“Turn away my eyes from looking at worthless thing, And revive me in Your way.” Psalm 119:37 (via rejoyceforchrist)

(via jag24)

“That was what convinced the king: when he saw that the three children could walk in the midst of the fiery furnace and not be touched, the king was mightily convinced by this, that surely their God was the great God indeed, and that they were highly beloved of their God who could walk in the midst of the furnace and not be touched, whereas the others who came only to the mouth of the furnace were devoured. So when a Christian can walk in the midst of fiery trials, without his garments being singed, and has comfort and joy in the midst of everything (when like Paul in the stocks he can sing, which wrought upon the jailor) it will convince men, when they see the power of grace in the midst of afflictions. When they can behave themselves in a gracious and holy manner in such afflictions as…” Jeremiah Burroughs
Jeremiah Burroughs - The Rare Jewel of Christian ContentmentThe Rare Jewel of Christian Contentment
(Via Jessica A. Dewaay)

(Source: kindlequotes)

“Beware, I pray thee, of presuming that thou art saved. If thy heart be renewed, if thou shalt hate the things that thou didst once love, and love the things that thou didst once hate; if thou hast really repented; if there be a thorough change of mind in thee; if thou be born again, then hast thou reason to rejoice: but if there be no vital change, no inward godliness; if there be no love to God, no prayer, no work of the Holy Spirit, then thy saying “I am saved” is but thine own assertion, and it may delude, but it will not deliver thee.” Charles Spurgeon (via itsallaboutchrist)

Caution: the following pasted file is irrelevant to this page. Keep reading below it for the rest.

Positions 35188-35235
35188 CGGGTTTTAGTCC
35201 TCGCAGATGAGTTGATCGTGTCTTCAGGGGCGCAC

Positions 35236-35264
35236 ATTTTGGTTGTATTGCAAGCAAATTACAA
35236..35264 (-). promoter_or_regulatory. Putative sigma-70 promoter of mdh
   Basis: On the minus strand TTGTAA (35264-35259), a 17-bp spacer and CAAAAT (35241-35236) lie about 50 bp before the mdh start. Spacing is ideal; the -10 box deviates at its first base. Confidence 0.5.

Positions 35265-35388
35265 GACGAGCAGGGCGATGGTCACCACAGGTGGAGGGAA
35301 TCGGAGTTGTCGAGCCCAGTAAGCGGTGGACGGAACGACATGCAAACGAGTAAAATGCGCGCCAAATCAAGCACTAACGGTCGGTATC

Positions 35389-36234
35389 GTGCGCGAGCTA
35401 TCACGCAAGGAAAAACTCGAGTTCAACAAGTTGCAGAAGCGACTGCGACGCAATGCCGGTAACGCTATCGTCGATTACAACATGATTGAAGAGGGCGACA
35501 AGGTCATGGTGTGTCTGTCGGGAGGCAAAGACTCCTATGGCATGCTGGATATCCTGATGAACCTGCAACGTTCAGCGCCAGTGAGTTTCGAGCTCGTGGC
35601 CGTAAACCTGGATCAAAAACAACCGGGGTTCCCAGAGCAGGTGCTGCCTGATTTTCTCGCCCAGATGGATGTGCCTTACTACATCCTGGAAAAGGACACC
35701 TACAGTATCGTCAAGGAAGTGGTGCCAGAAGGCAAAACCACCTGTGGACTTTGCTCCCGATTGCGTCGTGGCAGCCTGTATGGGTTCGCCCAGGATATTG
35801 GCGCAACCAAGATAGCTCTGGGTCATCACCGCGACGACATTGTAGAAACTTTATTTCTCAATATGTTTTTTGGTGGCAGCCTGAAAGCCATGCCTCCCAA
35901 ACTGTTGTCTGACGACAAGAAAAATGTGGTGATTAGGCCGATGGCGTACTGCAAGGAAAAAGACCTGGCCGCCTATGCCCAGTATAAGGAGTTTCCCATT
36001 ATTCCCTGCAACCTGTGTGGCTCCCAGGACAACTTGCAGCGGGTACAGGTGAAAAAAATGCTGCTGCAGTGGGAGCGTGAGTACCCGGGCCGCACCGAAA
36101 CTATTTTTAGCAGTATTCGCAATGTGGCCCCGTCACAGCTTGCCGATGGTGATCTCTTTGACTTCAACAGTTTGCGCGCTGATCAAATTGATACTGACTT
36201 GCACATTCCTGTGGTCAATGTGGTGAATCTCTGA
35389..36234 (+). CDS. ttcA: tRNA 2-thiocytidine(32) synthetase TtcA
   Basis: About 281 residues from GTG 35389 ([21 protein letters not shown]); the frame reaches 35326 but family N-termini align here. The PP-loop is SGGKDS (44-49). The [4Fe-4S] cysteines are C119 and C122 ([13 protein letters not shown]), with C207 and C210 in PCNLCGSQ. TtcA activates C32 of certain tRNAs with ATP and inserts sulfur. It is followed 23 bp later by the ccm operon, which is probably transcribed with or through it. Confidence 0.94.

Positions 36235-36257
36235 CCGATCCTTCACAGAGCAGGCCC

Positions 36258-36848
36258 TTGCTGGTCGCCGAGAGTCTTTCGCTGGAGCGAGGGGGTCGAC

(Source: thewordofthelivinggod, via jag24)


"Unsung Hero" (Official HD) : TVC Thai Life Insurance 2014 : โฆษณาไทยประ…



What Will You Say? || Spoken Word


“Remember this, that very little is needed to make a happy life.” Marcus Aurelius (via quoteessential)



(Source: contrariansoul)

“Jesus in his teaching does not simply pronounce laws. Jesus tells stories. He tells a series of pungent, dramatic little narratives which you have to digest, to allow to work on you; and when that has happened, you have to decide what has changed as a result of hearing the story. Listen to those diverse voices. Observe the interplay of events, and at the end of the parable, where are you now? Because you are not where you were at the beginning. And you have had to look at various characters in the story and try and discover what they tell you about yourself. Quite often with the parables, the question that Jesus leaves us with is, ‘Who are you in this story?’ Are you the prodigal son who has come home or are you after all the tiresome and self-righteous elder brother standing with arms folded at the door? Who are you?”

Rowan Williams, Being Christian: Baptism, Bible, Eucharist, Prayer (via eerdblurbs)

Can’t wait for this book.

(via thesinden)

(via contrariansoul)

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